Zen and the Art of Motorcycle Maintenance, by Robert Pirsig

25th Anniversary Edition published 1999 by Vantage / Random House
First Published 1974 (Buy at Amazon)

Review by Ian Glendinning, February 2002.
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ZMM is a journey - at least four in fact - two real in the present, one historical narrative, and one metaphorical.

Real-time is in fact some 30 years ago - immediately post-hippy era - the book having been published in 1974 (Note July 2003 - in fact the narrative takes place in 1968). The first real journey is a cross-US Motorcycle buddy-ride - Easy Rider without the drug culture. The second is a man-and-boy mountain trek - a physical challenge to find themselves and define their relationship - Ex-hippy Walk in the Woods if you like. The third is Pirsig's historical, and painfully personal, autobiography as a student, a teacher, a husband and a father preceding the real-time narrative. Common people and locations link the first three stories, but the fourth, a philosophical argument is woven into all three.

As an experience the book moves quickly - chopping between the various threads - dropping clues and hints at the past events and connections to be revealed later, but always leaving enough doubt and emotional confusion to press on. Whilst several threads do get resolved, with a real-life mix of surprise and anti-climax, several remain wonderfully open ended - no-doubt succeeding in provoking the thoughts Pirsig intended.

Practically the motorcycle and its maintenance are archetypes for technology, and the qualities of these are metaphors for the philosophical "virtues". In fact the concept of quality and the ancient debate between rational (logical) and subjective (rhetorical) views of the world are truly the subject of the book. Like Sophie's World the entire book is a vehicle for a serious philosophy text, though unlike that particular best seller, ZAMM provides a gripping and involving story. The emotive power arises from Pirsig's own credentials in philosophical academia as a student and teacher of rhetoric, coupled with the passion and frustration that jumps off the page and grabs the reader by the throat. No surprise to find that Pirsig's schizophrenic alter ego, Phaedrus, hides a past brush with a mental institution. The frustration of the rational trap, leaving madness as the only apparent escape route is evocative of both Catch-22 and Cuckoo's Nest.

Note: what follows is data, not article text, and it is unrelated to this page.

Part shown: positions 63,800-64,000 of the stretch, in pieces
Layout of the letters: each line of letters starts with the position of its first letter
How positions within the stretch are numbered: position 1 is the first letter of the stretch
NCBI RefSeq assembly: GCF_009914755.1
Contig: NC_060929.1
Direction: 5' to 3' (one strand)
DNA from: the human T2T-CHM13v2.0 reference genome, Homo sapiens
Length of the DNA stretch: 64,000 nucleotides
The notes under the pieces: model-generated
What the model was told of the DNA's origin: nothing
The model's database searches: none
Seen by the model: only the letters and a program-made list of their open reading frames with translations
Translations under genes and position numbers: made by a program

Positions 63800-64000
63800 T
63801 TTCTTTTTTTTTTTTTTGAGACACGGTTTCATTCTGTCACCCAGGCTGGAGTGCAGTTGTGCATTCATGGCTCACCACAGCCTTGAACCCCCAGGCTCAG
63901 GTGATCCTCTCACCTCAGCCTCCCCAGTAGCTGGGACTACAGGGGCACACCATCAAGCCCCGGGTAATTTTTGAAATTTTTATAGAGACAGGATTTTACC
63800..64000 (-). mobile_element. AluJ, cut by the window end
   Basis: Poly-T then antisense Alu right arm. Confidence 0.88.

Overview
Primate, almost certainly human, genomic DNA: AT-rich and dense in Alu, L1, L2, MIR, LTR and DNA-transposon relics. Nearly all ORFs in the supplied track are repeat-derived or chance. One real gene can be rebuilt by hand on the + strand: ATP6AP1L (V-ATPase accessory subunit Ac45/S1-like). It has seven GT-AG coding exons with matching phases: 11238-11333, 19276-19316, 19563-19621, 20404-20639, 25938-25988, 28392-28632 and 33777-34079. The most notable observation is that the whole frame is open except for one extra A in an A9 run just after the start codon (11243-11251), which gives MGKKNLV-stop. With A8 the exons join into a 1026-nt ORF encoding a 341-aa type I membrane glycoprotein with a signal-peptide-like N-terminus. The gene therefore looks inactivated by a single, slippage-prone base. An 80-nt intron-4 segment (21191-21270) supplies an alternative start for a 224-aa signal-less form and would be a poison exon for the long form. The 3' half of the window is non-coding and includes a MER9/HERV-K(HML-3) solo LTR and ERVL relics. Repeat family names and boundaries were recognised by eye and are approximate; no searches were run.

For anyone with an interest in the big questions of life, this is a good read. For anyone concerned with making progress in the details of the underlying philosophical debate, it is a text worthy of serious research. Both will find that those threads with uncertain resolution, are rewarded by at least one re-read.

(Reviewers Note: I find myself identifying strongly with the central character, yet when first given this book on an MBA Organisational Behaviour reading list in 1988 I chose not to read it. Now, having read the 25th anniversary edition, I find myself moved by it and regretting that my main thesis did not benefit from it at the time. I am currently conducting research into knowledge modelling, which can be found at http://www.psybertron.org/index.html

For a fuller review of the relevant of Pirsig’s philosophies, expressed in both ZMM and LILA concerning in particular static / dynamic levels and the existence of moral values, so far as they are relevant to an understanding of knowledge modelling, see http://www.psybertron.org/pirsigpages.html

Reviews by others seem to fall into four main categories …

A large majority of thoughtful people who also found it life-changing and a surprising yet absorbing “introduction to philosophy”

Philosophers (Western and Zen / Tao) who criticise the fact that Pirsig ignored important philosophers or had been unaware of their philosophies. Then there are others, who criticise his rather mechanistic description of his “quality” thesis, about 2/3 of the way through the book, as being weak and unconvincing.  The philosophers may have a point. In my view quality per se is a bit of a red herring, despite its prominence, since it is really just an analogy anyway. To criticise this book for lack of a convincing rational argument is merely to disagree with Pirsig’s central thesis – which is everyone’s right - see http://www.psybertron.org/pirsigpages.html

Critics of Pirsig’s lack of original though and self-absorbed lack of skill as father and husband. These readers do indeed miss the irony of Pirsig’s own journey in the book. The whole point is that the “subjective” view is not original, merely suppressed. It’s (not) easy to criticise the emperor’s suit of clothes. The irony is that Pirsig eventually discovers, too late, that the relationship with Chris is (should always have been) the most important thing in his life. Particularly poignant in that Chris was the victim of an arbitrary murder only a few years after publication.

And of course, there are those who just found it difficult, boring, enforced or not as advertised - who admitted they’d missed the point. )